Stop the uploading! We interrupt our regularly scheduled blog post to report a special and rare sighting.
After I wrote my 2,000 words this morning, I got up to do a lap around the room. I made my usual stops, first at the east window, then at a south window, and finally at the west window. It was just getting light.
At the last stop, I noticed movement amongst the aspen trees. Gasp!
“Mike! Mike!” I whispered. I guess it’s instinctive to be quiet around wildlife. He was still in bed in the loft. He didn’t hear me. “Mike! Mike!” I tried again, only kinda sorta whispering, and bouncing on my toes with excitement.
“What?” Mike asks, instantly alert from my tone.
“It’s a lynx!”
Mike moved quickly; the lynx moved slowly. Mike got to see it, too, as it wended its way up the hill out back.
After several seconds of stunned gawking, we scrambled to take a picture, each with our own camera. I snapped one picture:
When the sun came up, I went out and shot this on the driveway:
That’s it. That’s all there is besides the memory.
The snowshoe hare population around here is high right now, cycling up and down about every seven years. The lynx population follows the hare’s because hares are their primary prey. It makes sense that there are more lynx around right now; it’s just very rare that we see them. In twenty years up here, I’ve seen about half-a-dozen lynx, and you know I’m looking.
My favorite lynx sighting: We caught up to one that was swimming across the Kenai River. Got very close to it with our boat. Heard it breathing heavily. We watched it climb out on the other side, shake off, and disappear into the trees.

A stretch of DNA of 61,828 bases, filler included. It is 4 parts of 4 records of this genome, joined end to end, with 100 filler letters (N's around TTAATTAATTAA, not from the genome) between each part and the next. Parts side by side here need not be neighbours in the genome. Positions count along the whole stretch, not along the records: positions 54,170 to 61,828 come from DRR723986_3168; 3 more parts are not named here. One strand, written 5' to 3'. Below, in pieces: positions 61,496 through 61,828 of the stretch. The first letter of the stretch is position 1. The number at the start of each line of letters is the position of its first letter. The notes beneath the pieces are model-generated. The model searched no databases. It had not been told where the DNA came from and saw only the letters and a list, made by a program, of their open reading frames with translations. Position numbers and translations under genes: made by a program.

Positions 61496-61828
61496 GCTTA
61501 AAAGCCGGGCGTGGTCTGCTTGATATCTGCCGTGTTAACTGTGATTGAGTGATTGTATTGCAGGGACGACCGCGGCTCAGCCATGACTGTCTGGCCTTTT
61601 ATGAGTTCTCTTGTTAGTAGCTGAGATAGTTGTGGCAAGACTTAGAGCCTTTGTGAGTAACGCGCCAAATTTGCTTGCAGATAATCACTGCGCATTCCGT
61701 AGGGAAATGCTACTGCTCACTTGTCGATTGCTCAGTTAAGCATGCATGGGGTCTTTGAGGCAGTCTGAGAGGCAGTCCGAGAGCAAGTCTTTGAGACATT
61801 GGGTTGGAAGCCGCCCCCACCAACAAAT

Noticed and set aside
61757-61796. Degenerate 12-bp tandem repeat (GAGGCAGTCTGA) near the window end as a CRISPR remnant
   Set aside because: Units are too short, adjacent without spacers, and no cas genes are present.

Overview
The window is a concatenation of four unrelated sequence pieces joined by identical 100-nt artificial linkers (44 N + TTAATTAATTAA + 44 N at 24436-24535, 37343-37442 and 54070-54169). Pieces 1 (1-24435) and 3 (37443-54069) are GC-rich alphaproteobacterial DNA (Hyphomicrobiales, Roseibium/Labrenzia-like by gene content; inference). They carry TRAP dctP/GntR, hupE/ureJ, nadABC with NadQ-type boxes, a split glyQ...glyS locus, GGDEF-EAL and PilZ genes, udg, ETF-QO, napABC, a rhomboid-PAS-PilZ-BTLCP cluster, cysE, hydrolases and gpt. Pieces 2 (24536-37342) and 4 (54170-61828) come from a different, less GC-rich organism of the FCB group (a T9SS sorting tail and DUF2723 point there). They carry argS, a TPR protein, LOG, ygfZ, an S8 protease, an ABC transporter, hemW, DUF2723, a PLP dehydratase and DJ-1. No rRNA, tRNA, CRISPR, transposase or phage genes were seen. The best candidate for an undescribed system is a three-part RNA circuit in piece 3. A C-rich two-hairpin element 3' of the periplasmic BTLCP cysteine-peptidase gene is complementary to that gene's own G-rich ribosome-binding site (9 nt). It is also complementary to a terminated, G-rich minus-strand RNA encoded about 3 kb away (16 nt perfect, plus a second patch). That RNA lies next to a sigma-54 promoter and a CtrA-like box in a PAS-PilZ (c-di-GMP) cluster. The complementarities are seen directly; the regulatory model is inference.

So exciting to see one here at home!
Cool! I have a single sighting to my name. But to be honest, I’m not sure if we saw a lynx or a bobcat. Is it easy to discern when the animal in question is running as fast as it can away from you?
We were in the Outer Banks of NC, traveling the rural road between Duck and Corolla at night. I saw what appeared to be a very large cat in the brush alongside the car. Knowing that it wasn’t a cat cat, I tried to get a little closer to see what it was. Of course, I startled the poor creature, causing it to flea. I tried to keep up, wanting to get a better look. I think I saw the animal for a total of 10 seconds. None of the early morning hush that you enjoyed…my observation was a bit of a frenzy.
Ooops. Flee. It may have had fleas, too, but that’s beside the point.
I looked up some wild cat info and NC cat info.
There’s been a lot of debate about how to classify bobcats, but currently it seems they are classified as a lynx. I did not know that.
It’s frustrating to not be able to positively identify an animal, but any wild cat sighting is darn cool. They are so rare.